The Court rejected the argument that the Florida courts were not entitled to deference because they compartmentalized the different aspects of prejudice. The Court noted that the Florida Supreme Court stated that it had considered the penalty phase “as a whole.”

The Court recognized that the jury had split 7-5 in favor of death, but found that Suggs had not shown that new evidence of his mental deficit, along with new aggravating evidence, would not have caused a single new juror to vote for life and no new jurors to vote for death. Even in light of the closely divided jury, the evidence of Suggs’ mental deficit would not have changed the outcome, because of he fell “well within the normal range of general intellectual functioning,” and additional evidence of mental history would have opened the door for the State to present evidence of Suggs’ drug and alcohol use. Further, the State would have been able to paint Suggs as a violent, manipulative person.

Huff: Double-Recovery Victim Windfall Not Proper in Restitution

In U.S. v. Huff, No. 08-16272 (June 25, 2010), the Court rejected the argument that the government proved multiple hub-and-spoke conspiracies, not a single conspiracy, but vacated a restitution order.

Rejecting Huff’s conspiracy argument, the Court noted that the evidence showed that the defendants interacted with one another and with their co-conspirators. This was not a case where the conspirators were unaware of others’ activity. Thus, the evidence established a single conspiracy.

The court affirmed the calculation of an $86,938.03 loss amount for sentence enhancement purposes. The Court rejected the argument that the loss amount should be limited by the amount of the kickback the defendant received. The Court noted that the amount of the bribe a defendant receives can be the loss amount, but only if it is not possible to calculate the net benefit of the improper benefit garnered by the defendant. Here, the benefit resulting from the illegal scheme exceeded the amount of Huff’s kickbacks.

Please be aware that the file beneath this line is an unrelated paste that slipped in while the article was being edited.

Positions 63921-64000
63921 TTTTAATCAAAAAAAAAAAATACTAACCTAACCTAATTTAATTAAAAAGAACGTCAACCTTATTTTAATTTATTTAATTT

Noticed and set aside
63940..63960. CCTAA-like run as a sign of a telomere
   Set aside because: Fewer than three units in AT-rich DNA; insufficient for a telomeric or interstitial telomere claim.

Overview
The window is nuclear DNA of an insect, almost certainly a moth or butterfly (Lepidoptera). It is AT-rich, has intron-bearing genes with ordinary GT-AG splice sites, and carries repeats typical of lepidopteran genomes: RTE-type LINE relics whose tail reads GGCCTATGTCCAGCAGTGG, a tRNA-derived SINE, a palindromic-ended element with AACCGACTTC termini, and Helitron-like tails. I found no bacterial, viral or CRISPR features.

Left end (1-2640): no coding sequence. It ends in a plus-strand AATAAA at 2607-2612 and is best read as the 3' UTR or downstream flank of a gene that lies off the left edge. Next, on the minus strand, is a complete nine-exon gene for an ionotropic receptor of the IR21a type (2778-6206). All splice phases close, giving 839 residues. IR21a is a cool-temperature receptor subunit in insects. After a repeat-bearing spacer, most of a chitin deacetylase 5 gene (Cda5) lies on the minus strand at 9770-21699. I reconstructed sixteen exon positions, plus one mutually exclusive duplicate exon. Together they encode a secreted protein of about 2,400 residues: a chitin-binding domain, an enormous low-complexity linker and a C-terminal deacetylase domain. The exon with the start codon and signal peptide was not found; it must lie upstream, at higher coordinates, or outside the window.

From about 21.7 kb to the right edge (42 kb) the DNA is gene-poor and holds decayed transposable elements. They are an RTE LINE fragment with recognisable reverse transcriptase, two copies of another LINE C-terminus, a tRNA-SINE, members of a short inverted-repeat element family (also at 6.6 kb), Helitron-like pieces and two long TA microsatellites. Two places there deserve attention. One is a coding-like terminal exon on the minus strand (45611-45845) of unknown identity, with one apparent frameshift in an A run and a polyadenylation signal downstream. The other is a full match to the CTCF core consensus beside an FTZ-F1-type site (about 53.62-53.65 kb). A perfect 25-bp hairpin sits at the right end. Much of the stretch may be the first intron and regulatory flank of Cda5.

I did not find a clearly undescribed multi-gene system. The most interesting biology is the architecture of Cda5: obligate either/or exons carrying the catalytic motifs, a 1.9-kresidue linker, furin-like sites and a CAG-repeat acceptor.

Turning to restitution, the Court noted that the district court imposed $86,938.03 in restitution – the same as the loss amount. However, a defendant’s culpability does not always equal the victim’s injury. Further, the district court did not adequately explain how it reached its restitution figure. The Court noted two major ambiguities in the record. First, while some orders placed by the victim were the subject of the fraud, other orders were actually filled – and these orders must be offset against the restitution amount. Second, the restitution amount might have intended to include the kickbacks received by another co-defendant. But restitution is limited to the amount wrongfully taken by the defendant. If restitution was ordered in the co-defendant’s case, this would result in a windfall double-recovery for the victim. The Court therefore remanded for a limited resentencing on the issue of restitution.

Alexander: Firing Firearm from Vehicle is "Crime of Violence"

In U.S. v. Alexander, No. 08-17062 (June 25, 2010), the Court held that a prior conviction under Fla. Stat. § 790.15(2) fo discharging a firearm from a vehicle within 1,000 feet of another person qualified as a crime of violence under the career offender provisions of the Sentencing Guidelines. The Court also rejected Alexander’s challenge to the district court’s refusal to award credit for time served in state custody, noting that this issue must first be raised by administrative challenge to the Bureau of Prisons’ computation of his sentence.

After reviewing Begay and Chambers, the Court noted that courts must use a “categorical” approach to the “crime of violence” issue, looking to the elements of the offense. Here, the offense was more serious than the Florida misdemeanor of merely discharging a firearm in a public place, a distinction that “suggests that this provision targets violent and aggressive conduct, not the mere careless use of a firearm.” Further, the offense posed a serious potential risk of physical injury, because the firing of a weapon poses a risk that a bystander will be injured by a stray bullet. Further, like the enumerated offenses of burglary and arson, the conduct is “purposeful,” even if it does not involve “a specific intent to harm.” Firing a firearm “[m]ore often than not . . . is a violent and aggressive act.” “[A] person who discharges a firearm from a vehicle performs a deliberate act that poses an obvious risk of injury or death to innocent third parties.” The Court analogized the offense to fleeing at high speed or with wanton disregard for safety, conduct which it had held to qualify as a crime of violence in U.S. v. Harris, 586 F.3d 1283 (11th Cir. 2009).

DeYoung: No Habeas relief for 1993 murders

In DeYoung v. Schofield, (09-10964), the Court affirmed the denial of habeas relief to a Georgia death-row inmate for the 1993 murder of his parents and sister.